1557 Utrecht Du Rosne

Celuy qu’estoit bien auant dans le regne,
Ayant chet rouge proche à la hierarchie:
Aspre & cruel, & se fera tant craindre,
Succedera à sacree monarchie.

The apparent oddity is that the 1557 Utrech Du Rosne edition (unknown until one copy was recently discovered) has the letter ‘t’ and not the 1557 Lyon Du Rosne edition’s ‘f’ as the last letter of the second word of Line 2.

(This quatrain VI 57 is featured more fully in the Article NOSTRADAMUS & WORLD WAR TWO)

This was a difficult era for any author to ensure accuracy of his work in print let alone consistency in its editions, especially at a distance. Probably it is not the case that Lyon Du Rosne 1557 and later editions were in error but as it is not altogether impossible I should look again at this discrepancy:

The obscurity ‘chet’ is possibly a form of OF ‘chai’, ‘chez’, ‘saie’ or ‘ces’. Or it is a printer’s mental slip as it sits somewhere between ‘chef’ and  ‘tête’ or else it is a cross between ‘chapeau’ and ‘tete’ producing the translations ‘red cap’ or ‘red head’, as some knowledgeable authorities have claimed.

I might also favour ‘chet’ as a lost word having the meaning kill or killed as it does in Vietnamese. The city of Saigon was built by the French over three hundred years ago and this word may have been adopted from patois voiced by French soldiers, as very many words were. Some of this speech may have been old and otherwise unrecorded words particular to some of France’s large geographical variety of lower social groups.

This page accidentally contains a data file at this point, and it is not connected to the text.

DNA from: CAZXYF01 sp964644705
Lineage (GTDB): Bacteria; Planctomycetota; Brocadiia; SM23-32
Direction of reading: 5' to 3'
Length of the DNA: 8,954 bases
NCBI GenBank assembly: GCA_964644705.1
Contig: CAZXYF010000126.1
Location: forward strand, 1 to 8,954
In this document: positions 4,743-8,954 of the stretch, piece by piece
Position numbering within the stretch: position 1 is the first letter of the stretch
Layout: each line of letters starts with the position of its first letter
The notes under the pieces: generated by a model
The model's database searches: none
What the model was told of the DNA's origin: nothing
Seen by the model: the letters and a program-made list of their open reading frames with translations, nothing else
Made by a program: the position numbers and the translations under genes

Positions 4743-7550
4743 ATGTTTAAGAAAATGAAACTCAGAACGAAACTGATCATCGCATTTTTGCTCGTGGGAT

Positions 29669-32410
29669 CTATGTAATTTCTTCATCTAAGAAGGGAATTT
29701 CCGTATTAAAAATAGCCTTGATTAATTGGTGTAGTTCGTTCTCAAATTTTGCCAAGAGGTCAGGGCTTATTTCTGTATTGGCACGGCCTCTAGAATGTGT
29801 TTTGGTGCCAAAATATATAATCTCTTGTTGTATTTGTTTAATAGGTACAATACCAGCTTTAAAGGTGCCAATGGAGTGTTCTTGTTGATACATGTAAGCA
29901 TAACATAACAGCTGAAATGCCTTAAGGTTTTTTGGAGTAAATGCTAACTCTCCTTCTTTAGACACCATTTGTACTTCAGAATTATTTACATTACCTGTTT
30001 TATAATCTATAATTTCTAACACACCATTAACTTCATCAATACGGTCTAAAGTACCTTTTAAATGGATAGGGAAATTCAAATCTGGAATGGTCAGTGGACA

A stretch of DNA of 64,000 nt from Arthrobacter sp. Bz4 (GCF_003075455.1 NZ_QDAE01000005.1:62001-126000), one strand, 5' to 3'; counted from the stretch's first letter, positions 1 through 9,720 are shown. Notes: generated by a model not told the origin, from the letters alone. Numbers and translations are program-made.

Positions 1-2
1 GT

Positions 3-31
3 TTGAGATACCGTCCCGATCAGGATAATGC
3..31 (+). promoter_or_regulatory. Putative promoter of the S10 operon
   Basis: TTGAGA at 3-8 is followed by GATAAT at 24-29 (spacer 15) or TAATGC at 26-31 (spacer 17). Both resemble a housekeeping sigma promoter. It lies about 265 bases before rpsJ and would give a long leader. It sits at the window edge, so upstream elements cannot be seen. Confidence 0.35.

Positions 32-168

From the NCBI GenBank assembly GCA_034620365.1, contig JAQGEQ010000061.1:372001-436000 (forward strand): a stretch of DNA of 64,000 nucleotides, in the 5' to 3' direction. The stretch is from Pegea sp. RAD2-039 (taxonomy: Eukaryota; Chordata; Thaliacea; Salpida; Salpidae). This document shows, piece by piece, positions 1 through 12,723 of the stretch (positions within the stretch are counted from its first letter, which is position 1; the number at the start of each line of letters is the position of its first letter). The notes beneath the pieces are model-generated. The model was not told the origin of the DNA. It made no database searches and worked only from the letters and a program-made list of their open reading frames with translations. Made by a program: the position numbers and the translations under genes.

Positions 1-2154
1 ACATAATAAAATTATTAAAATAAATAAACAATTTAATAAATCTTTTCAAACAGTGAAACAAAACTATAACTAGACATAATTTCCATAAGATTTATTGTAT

There was also a Chuet who was Bishop of Lausanne immediately before Giuliano della Rovere who was to become the territorially aggressive art patron, ‘il Papa Terribile’, Pope Julius II, d.1513.

It happens that the lettering of the First Couplet contains separately the names ‘Giuliano della Rovere’ (with the duplication of one letter ‘l’, or else Nostredame had reworked it as ‘de la Rovere’) and ‘Chuet’ together with the OF title ‘evesque’, Bishop. The first three lines contain the jumbled letters of ‘il Papa Terribile’.

OF ‘aspre’ here could alternatively be “petite monnaie d’argent turque” (Sixteenth Century, ‘Voyage de Monsieur d’Aramon’, Schefer, ‘Histoire de la littérature française’) a small Ottoman silver coin that was described as without useable value but suitably decorative. ‘Aspre & cruel’ = good for the decorative values but pointlessly cruel?

Let me try that for the record:

Extra Translation:
He who is well advanced on the papal path of the Church,
His predecessor is Bishop Chuet, he’s near to the top of the hill:
Empty of non-decorative values and indifferent to suffering, a disseminator of fear,
He succeeds to the the Papacy.

Well, maybe. This extra interpretation at least has a time and place marker to pin it down. It has been stated that some of Michel de Nostredame’s Quatrains might well have multiple applications (Dolores Cannon’s rather spooky Nostradamus insists upon it) and, improbable as it may sound, there is no reason to rule that out.


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